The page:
£1.25 million to study the plant microbiome in Dundee
Published on 3 October 2018
A Plant Scientist in Dundee has been awarded almost £1.25 million to study the interaction between plants and soil microbes.
A Plant Scientist in Dundee has been awarded almost £1.25 million to study the interaction between plants and soil microbes, with the ultimate aim of boosting sustainable food production. Dr Davide Bulgarelli, a principal investigator at the Division of Plant Sciences based at the James Hutton Institute, has been awarded two research grants each exceeding £620,000 from the European Commission and the Biotechnology and Biological Sciences Research Council (BBSRC).
As part of the first grant, Dr Bulgarelli will participate in a Horizon 2020 research programme coordinated by the University of Bologna, which will involve 29 partners from 14 European countries. The project aims to develop microbiome-based applications for food production across several food chains and will see academics work with SMEs and other stakeholders to expedite the translational application of research discoveries.
“One of the most pressing questions for this research area is how to rationally predict the outcome of plant-microbiome interactions under agriculture-relevant conditions,” said Dr Bulgarelli. “The cross-Europe consortium has the expertise and resource to address this question and I look forward to validating, under these conditions, discoveries we made in the lab in the last few years.”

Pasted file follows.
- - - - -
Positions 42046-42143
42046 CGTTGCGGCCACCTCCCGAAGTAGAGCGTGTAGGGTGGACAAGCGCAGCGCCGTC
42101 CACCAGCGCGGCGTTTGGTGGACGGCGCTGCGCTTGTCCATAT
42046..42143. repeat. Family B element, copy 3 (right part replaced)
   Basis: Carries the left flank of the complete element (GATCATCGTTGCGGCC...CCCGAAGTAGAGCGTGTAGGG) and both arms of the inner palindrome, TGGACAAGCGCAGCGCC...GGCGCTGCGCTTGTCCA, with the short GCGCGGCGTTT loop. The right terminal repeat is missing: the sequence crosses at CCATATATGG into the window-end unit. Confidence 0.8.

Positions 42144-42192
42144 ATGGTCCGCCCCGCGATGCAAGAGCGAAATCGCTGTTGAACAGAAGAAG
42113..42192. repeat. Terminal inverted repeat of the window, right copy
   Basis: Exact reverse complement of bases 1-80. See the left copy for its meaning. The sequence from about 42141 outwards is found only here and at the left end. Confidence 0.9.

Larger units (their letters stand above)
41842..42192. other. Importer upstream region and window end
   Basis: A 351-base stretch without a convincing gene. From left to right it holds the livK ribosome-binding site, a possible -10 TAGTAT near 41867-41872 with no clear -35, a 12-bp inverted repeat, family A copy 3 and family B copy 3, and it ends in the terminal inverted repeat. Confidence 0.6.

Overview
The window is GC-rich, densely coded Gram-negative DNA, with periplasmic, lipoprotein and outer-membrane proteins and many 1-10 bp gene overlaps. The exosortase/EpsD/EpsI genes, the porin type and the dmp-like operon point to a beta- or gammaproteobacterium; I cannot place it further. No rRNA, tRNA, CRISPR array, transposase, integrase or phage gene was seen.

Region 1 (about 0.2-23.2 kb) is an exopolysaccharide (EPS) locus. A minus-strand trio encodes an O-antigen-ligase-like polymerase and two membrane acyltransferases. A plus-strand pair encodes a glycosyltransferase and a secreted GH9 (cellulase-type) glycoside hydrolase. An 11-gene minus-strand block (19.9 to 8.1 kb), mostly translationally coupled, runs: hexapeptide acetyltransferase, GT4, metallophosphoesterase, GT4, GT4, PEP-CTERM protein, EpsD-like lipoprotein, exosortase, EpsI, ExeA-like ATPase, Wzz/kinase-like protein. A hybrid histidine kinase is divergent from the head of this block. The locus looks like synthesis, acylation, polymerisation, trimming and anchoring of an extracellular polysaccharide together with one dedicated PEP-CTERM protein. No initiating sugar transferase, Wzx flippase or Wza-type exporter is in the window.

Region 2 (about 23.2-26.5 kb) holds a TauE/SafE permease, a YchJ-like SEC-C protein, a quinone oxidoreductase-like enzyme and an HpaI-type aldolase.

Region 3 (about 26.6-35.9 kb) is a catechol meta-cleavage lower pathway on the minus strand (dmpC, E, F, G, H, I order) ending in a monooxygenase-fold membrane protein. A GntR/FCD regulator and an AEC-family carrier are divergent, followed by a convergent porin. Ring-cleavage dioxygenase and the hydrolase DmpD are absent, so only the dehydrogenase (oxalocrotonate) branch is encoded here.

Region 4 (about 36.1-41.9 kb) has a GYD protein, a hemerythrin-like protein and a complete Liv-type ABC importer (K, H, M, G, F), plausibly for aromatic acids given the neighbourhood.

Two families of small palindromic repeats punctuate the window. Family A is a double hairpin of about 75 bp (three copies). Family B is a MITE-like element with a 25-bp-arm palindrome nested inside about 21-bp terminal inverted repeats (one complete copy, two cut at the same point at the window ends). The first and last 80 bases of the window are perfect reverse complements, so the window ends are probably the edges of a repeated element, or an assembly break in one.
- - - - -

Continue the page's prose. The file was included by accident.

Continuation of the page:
The second award will see Dr Bulgarelli explore the causal genetic variants that underpin differential bacterial recruitment in the plant rhizosphere, the thin layer of soil surrounding plant roots. This basic research is relevant for sustainable crop production as knowing the plant genes shaping the microbiome will allow breeders to develop crops less dependent on chemical inputs and more resilient to climatic changes.
“For many years we have known plants can shape the microbial communities surrounding their roots but the genes underpinning these interactions, in particular for crop plants, remain poorly understood,” he explained. “We recently discovered a portion of the genomes of barley, a global crop, modulating the assembly of several bacteria in the rhizosphere. In this research we will use state-of-the art experimental and computational approaches to characterise the plant genes present on this portion of the barley genome.
“This proposal will involve also Professors Robbie Waugh, from Plant Sciences, and Geoff Barton, Head of Computational Biology, and brings together seemingly unrelated research fields such as metagenomics and plant genetics to generate complex, multidimensional data. Our complementary expertise and skills put us in the ideal position to dissect such complex information.”
Three postdoctoral positions and one technical assistant position will also be created at Dundee’s School of Life Sciences as a result of these awards.